Galatians 4:6 “Because ye are sons, God has sent forth His Spirit into your hearts, crying Abba, Father.” See also Romans 8:9

There is one thing here of which we should all be aware.

The difference between having “received the spirit” and “being filled with the Spirit.” Sealed for salvation, filled for service.

It is the Spirit’s entrance that gives us life in Christ, there is no other life. Every believer has this life.

The difference is in the development of this life.

There are some believers, who because of worldliness and false teaching are retrograding. Corinthians, Galatians.

Others are “growing exceedingly” and abounding in the graces of the Spirit. The Thessalonians.

We read of men like Barnabas and Stephen who were “full of the Holy Spirit.” Acts 7.

Even the weak, carnal, and unspiritual babes, who were envying and striving with each other (Corinth) are addressed as “sanctified in Christ Jesus, called saints.” These bodies are called the temple of the Holy Spirit. I Corinthians 6:13. They had the same life as those who were filled.

It is not a question then of some having the Spirit and some not having, it is a question of growth.

We all know the difference between the tiny brook and the mighty river, the water is the same in both.

May each of us aspire to be filled with the Spirit and to walk in the Spirit.

Those who have this blessed experience will have the least to say about it.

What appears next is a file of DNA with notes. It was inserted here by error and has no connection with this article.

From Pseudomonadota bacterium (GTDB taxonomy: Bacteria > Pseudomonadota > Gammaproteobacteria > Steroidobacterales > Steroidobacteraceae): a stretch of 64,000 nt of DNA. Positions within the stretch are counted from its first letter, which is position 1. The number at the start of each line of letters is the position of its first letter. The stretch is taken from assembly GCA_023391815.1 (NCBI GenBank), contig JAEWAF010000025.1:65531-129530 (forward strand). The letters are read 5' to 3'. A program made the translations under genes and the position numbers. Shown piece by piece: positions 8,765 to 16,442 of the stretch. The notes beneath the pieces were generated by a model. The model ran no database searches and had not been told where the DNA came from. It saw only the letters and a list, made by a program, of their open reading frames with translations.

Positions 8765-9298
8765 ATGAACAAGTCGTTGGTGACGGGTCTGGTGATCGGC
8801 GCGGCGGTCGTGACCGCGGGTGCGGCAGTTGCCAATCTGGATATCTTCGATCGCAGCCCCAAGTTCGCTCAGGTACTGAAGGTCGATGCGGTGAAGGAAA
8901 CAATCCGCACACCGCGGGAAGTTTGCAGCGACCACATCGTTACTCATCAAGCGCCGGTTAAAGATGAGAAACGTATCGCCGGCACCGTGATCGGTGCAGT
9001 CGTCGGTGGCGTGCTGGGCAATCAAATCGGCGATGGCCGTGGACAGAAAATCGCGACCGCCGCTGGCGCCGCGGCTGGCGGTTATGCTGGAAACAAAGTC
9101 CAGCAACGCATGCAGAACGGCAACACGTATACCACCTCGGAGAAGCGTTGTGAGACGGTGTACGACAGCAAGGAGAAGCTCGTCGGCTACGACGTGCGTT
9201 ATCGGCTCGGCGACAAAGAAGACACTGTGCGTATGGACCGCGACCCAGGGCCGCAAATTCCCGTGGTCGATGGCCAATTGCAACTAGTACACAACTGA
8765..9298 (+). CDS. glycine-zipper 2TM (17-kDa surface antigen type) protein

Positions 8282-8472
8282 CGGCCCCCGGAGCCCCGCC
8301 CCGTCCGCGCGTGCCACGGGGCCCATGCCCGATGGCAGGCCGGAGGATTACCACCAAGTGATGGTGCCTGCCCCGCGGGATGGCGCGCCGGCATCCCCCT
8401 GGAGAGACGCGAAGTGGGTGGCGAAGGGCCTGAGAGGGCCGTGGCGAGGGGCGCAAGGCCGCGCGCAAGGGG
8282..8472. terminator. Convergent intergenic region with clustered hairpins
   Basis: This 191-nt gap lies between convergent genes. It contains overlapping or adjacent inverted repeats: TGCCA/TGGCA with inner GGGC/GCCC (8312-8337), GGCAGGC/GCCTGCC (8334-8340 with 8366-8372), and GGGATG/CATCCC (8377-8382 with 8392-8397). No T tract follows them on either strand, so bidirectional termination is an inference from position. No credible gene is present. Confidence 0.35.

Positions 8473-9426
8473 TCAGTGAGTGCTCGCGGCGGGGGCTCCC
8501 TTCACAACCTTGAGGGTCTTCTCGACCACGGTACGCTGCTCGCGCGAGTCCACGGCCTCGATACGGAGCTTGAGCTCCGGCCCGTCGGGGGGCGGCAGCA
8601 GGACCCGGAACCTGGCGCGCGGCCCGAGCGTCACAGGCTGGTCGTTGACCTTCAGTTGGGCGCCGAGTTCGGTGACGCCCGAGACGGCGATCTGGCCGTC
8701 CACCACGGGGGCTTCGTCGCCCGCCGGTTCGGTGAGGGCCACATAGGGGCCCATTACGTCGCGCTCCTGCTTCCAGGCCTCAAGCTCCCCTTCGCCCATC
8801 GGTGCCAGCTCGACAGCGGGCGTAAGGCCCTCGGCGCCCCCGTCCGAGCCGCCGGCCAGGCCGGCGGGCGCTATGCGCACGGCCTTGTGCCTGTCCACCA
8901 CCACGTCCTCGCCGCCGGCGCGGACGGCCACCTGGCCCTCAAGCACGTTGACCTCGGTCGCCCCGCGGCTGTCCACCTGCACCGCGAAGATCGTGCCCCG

Like Moses when he descended from the mount with the skin of his face shining, it will be manifest to all.

The weary souls we come in contact with, as we pass along the desert, will get the benefit of it.

As we drink deep at the fountain ourselves, the “living waters” will flow out of us in rivers. See John 7:37-38.

May the Lord give us the desire to experience the quickening and life-giving powers of the Spirit of God.

To experience this we need to give heed to the weighty admonitions

“Grieve not the Holy Spirit of God.” Ephesians 4:30.

“Quench not the Spirit.” 1 Thessalonians 5:19

Unfortunately we often do this and this is the cause of our spiritual weakness and barrenness.

“The fruit of the Spirit is love, joy, peace, longsuffering, gentleness, goodness, faith, meekness, self-control.” Galatians 6:22-23.

The Christian is instructed to:

Live in the Spirit Galatians 5:25

Walk in the Spirit Galatians 5:16

Led by the Spirit Romans 8:14

Pray in the Spirit Ephesians 6:18, Jude 20

Filled with the Spirit Ephesians 5:18

If any man have not the Spirit of Christ, he is none of His, Romans 8:9.

The sin of Moses in smiting the rock. Numbers 20:7-13.

v. 8 Take “the rod,” Aaron’s rod, and “speak to the rock.”

Exodus 17 The smitten rock typified the crucified Christ.

Numbers 20 The rock typifies the exalted Christ.

There are two Hebrew words used to describe these rocks.

In Exodus 17, the word used means an ordinary rock, speaking of Christ’s humiliation.

In Numbers 20, the word used describes an elevated rock, speaking of Christ’s exaltation.

In Numbers 20 Moses was told “to speak” to the rock.

Moses made a grave mistake, he smote the rock.

In figure he smote the exalted Christ.

How did this fatal mistake come about?

The meekest man in all the earth became angry.

He addressed the people of God as rebels, v. 10.

“Must we fetch you water out of this rock?”

v. 11 Moses lifted up his hand and smote the rock, twice.

For this sin neither Moses nor Aaron were allowed into the Promised Land.

Despite man’s disobedience and failure, God graciously sent forth the water.